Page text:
The federal government intends to set stringent new fuel economy and carbon dioxide (CO2) emissions standards for model year 2017–2025 vehicles. The U.S. Environmental Protection Agency (EPA) and the National Highway Traffic Safety Administration (NHTSA) are working with the California Air Resources Board (CARB) to establish the standards.
The federal agencies have asked for public comment on four possible targets for reducing emissions, at 3%, 4%, 5% and 6% annually (equivalent to 47–62 mpg or 190–143 CO2 grams per mile).
The targets envision four scenarios to meet the standards, from relying on hybrid-electric vehicles and advanced gasoline engines to a combined fleet of hybrid/electric/gasoline-electric vehicles. Achieving the standards would require a reduction in vehicle mass and new powertrain technology.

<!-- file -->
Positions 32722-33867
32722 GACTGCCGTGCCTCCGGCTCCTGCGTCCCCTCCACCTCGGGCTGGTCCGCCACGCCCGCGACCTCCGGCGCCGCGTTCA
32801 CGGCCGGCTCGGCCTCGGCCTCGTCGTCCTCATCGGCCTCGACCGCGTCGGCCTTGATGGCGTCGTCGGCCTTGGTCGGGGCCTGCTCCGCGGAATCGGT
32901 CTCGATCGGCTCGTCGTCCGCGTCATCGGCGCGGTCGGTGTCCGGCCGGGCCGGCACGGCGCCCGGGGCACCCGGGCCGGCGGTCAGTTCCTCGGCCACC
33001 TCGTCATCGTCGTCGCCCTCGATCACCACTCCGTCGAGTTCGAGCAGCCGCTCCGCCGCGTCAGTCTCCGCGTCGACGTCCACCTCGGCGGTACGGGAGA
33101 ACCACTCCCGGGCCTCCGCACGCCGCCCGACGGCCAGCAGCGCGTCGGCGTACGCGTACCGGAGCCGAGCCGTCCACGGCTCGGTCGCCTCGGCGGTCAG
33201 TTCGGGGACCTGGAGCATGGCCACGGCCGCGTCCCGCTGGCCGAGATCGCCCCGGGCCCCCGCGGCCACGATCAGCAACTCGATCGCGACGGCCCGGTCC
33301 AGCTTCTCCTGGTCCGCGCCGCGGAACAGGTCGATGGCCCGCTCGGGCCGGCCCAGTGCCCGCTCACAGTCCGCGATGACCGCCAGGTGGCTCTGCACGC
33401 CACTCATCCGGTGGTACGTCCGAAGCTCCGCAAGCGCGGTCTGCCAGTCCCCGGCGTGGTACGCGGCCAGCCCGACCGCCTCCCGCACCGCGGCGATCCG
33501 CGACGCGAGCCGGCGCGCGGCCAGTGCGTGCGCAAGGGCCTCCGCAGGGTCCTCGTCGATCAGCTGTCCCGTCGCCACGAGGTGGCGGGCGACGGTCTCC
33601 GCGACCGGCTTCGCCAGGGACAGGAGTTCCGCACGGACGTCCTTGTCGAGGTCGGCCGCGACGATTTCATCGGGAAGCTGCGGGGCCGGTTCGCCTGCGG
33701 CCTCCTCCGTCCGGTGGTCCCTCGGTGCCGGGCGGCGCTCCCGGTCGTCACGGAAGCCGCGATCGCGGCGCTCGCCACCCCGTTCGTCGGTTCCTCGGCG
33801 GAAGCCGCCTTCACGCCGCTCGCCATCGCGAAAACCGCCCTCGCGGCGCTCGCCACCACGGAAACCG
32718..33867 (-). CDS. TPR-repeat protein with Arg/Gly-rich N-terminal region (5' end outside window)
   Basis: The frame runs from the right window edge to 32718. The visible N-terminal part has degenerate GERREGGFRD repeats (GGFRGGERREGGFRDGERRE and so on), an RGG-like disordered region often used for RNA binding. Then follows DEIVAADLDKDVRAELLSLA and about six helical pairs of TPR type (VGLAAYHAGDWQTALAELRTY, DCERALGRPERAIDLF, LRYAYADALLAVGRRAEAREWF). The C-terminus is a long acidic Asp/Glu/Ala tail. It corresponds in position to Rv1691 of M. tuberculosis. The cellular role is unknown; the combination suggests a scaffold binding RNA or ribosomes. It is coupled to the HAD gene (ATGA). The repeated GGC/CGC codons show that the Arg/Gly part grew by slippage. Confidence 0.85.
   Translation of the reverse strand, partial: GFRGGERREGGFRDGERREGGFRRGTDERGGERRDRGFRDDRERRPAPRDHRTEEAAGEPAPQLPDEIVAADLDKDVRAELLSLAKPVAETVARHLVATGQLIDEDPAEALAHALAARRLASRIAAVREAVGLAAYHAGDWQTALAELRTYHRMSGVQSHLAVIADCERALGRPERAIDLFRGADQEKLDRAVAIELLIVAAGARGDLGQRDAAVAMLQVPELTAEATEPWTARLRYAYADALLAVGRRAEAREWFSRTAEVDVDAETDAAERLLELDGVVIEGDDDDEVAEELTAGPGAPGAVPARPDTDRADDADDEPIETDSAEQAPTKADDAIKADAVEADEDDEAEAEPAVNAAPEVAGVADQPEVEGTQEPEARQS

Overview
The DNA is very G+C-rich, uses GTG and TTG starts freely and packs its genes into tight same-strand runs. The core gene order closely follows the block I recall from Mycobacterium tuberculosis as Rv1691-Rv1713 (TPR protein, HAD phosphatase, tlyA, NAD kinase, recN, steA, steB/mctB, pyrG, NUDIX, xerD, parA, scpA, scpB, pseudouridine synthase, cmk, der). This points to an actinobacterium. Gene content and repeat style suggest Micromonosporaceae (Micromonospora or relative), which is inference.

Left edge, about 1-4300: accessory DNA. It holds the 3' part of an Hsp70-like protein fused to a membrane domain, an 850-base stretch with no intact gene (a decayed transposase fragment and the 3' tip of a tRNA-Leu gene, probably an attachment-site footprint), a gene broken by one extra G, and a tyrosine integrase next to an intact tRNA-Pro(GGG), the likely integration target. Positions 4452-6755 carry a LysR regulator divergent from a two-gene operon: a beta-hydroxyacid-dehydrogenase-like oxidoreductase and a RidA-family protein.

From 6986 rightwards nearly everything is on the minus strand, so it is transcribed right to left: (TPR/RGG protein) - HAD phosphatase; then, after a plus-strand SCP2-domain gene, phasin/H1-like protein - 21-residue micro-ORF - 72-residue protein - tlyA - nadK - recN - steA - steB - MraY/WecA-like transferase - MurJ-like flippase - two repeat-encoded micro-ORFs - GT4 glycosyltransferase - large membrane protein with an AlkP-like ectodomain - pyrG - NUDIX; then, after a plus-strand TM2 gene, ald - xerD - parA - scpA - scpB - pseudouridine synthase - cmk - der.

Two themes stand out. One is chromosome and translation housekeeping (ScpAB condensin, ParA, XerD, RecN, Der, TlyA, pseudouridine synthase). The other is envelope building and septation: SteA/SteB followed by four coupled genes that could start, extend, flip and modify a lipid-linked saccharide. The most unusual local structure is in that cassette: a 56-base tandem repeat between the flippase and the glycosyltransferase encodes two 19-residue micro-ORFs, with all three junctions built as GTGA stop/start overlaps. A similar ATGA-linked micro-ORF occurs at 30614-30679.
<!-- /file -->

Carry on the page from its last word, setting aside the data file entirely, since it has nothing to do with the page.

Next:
According to government projections, while vehicle prices would rise by thousands of dollars, the consumer would ultimately save money in fuel costs. The federal government intends to issue a proposed rule by September 2011 and set final standards by July 2012. CARB is currently drafting its own CO2 standards for the same time period.
The government set new fuel-economy/CO2 standards for model years 2012–2016 cars/trucks in 2009. The rules established a national approach to regulating CO2 emissions rather than a patchwork of state rules. The average rating in 2016 will be 35.5 mpg/250 CO2 grams.
While the specialty-equipment industry is a leader in developing solutions to technological challenges, SEMA will review the data and assumptions upon which the fiscal years 2017–2025 proposal is based to determine if they can be applied to the mass-production marketplace and whether they would threaten consumer safety and choice.
For more information, contact Stuart Gosswein at email@example.com.